Royston Schools Academy Trust receives £800,000 central government loan to cover funding gap

PUBLISHED: 08:50 23 August 2014

Money

Money

Archant

A schools academy trust says falling pupil numbers are to blame for financial problems which led to it receiving an £800,000 government ‘bridging loan’.

The Royston Schools Academy Trust (RSAT) – which is comprised of The Meridian School, Greneway Middle School and Roysia Middle School – will receive the emergency deficit funding from the government’s Education Funding Agency (EFA) over the next three years. The academy trust has also been given a financial notice to improve.

The EFA intervention comes because the trust is set to run up a deficit of £800,000 over the next three years.

David Brynjolffssen, who chairs the RSAT board, told The Crow that a fall in the number of school-aged children in the town, and the subsequent reduction in funding, had hit the three schools hard.

He said: “Through the early 2000s, the population of Royston was rising fast but the number of school-age children was falling. We identified the falling roll back in 2008 and figured out there would be trouble ahead.”

The schools have also been affected by a reduction in pupil funding for sixth formers, which amounts to a loss of £900 per pupil.

Paul Boulton, a member of the RSAT board and governor at the Meridian School, said: “The demographics of Royston have been unusual in recent years. While you can’t predict the future, the first schools are all full at the moment and the new houses being built in the town may make a difference too.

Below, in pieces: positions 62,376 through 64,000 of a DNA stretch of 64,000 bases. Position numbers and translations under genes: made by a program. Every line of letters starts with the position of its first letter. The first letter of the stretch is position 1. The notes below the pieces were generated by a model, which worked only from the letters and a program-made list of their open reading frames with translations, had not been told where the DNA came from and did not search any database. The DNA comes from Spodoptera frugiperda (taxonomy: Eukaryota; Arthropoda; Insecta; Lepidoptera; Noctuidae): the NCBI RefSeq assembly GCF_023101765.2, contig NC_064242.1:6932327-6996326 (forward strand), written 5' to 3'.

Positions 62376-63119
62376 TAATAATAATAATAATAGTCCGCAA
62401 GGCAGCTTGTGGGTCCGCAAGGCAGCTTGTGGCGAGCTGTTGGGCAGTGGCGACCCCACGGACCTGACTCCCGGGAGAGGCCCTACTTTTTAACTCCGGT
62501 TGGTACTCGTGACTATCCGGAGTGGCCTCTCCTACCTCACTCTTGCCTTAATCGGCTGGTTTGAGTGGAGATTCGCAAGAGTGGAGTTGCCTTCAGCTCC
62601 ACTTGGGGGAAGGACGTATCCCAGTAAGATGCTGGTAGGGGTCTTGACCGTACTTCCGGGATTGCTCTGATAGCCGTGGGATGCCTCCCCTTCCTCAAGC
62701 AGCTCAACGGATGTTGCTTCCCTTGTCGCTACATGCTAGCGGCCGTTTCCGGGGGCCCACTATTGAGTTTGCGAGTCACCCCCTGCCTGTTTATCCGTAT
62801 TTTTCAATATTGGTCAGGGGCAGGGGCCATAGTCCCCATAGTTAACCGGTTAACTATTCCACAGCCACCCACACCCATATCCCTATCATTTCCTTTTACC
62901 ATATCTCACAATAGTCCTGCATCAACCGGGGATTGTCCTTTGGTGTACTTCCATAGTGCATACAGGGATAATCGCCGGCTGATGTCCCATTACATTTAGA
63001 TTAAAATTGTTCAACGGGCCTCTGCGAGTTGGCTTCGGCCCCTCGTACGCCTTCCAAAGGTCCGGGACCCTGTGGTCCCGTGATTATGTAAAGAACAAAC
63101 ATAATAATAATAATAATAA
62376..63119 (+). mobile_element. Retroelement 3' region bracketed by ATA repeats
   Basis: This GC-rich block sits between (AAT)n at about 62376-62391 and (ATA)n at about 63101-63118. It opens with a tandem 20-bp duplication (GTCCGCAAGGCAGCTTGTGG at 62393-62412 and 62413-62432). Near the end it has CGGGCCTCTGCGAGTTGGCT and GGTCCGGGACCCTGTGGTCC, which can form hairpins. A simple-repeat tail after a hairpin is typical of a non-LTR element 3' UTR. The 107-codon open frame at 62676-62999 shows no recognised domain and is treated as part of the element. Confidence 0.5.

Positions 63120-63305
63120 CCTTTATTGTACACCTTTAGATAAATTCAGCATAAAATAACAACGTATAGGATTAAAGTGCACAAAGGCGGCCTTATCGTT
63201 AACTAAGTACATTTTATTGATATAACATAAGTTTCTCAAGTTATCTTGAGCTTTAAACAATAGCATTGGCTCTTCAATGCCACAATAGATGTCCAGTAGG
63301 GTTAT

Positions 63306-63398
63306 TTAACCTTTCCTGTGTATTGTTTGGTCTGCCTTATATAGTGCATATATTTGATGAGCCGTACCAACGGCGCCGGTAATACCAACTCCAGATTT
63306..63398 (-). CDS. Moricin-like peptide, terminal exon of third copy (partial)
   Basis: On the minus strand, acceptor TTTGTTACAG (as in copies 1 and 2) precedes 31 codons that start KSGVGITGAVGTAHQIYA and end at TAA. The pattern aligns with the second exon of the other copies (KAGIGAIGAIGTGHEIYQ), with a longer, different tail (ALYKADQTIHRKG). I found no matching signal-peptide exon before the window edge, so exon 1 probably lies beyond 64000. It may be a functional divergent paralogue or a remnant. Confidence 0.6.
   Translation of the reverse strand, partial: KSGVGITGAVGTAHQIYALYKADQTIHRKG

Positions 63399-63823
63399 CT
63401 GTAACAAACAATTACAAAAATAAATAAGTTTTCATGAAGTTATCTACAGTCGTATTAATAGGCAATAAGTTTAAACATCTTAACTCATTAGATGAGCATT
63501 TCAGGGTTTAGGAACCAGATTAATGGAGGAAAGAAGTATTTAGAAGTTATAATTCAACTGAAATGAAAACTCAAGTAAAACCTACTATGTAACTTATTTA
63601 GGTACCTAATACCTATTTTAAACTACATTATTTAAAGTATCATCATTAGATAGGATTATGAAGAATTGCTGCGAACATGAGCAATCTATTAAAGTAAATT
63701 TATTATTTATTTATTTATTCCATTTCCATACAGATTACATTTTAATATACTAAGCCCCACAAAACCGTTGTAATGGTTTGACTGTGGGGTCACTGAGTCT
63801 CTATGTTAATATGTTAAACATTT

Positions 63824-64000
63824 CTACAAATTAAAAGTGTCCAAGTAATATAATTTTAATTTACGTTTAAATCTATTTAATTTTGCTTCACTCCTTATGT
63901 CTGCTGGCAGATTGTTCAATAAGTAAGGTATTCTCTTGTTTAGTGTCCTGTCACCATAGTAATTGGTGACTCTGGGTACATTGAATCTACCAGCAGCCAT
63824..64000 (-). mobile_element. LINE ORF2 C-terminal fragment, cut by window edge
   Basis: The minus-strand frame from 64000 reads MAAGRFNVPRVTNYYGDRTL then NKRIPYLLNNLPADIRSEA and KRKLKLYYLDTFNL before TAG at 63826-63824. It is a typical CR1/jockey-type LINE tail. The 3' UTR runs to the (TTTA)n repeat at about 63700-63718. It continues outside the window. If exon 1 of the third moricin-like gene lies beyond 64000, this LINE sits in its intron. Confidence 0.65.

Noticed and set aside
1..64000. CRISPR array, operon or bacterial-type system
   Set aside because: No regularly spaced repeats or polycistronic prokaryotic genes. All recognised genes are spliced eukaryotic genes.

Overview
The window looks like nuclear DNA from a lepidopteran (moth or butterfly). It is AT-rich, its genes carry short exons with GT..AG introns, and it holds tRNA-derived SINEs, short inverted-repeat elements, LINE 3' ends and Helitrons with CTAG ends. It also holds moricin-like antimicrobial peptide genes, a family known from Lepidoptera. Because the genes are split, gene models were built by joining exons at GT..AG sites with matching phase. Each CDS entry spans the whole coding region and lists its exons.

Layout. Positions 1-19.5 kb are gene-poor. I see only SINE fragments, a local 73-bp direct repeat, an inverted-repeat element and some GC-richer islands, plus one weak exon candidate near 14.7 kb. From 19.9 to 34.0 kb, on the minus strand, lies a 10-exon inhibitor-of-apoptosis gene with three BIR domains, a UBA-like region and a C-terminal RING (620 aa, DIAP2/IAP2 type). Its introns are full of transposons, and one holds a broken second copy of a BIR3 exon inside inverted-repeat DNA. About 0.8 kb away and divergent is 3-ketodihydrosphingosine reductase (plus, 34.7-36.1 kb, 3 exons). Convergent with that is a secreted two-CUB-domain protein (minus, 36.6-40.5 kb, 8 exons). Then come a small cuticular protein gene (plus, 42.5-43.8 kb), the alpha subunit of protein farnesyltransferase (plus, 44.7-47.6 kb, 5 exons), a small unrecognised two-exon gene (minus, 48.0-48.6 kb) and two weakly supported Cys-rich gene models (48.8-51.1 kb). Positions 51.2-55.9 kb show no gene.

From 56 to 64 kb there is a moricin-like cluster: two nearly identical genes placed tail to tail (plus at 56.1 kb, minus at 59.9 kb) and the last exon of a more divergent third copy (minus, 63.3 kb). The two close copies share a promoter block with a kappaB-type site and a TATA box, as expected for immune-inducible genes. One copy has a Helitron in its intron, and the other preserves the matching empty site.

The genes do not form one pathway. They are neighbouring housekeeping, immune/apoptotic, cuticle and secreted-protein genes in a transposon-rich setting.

“We see this as a ‘bridging loan’ to help us get past what is a temporary problem.”

The trust will be repaying the interest-free loan until 2021, having agreed a recovery package with the EFA.

In the mean-time, they are trying to reduce costs by sharing staff and resources between the schools.

Laura Rawlings, head teacher at Greneway School, said: “We have a well-established three-tier system in Royston, and we’re always looking to strengthen the collaboration between the three schools because this benefits the children’s education, as well as helping us get value for money.”


If you value what this story gives you, please consider supporting the Royston Crow. Click the link in the yellow box below for details.

Become a supporter

This newspaper has been a central part of community life for many years, through good times and bad, serving as your advocate and trusted source of local information. Our industry is facing testing times, which is why I’m asking for your support. Every single contribution will help us continue to produce award-winning local journalism that makes a measurable difference to our community.

Thank you.

Most Read

Most Read

Latest from the Royston Crow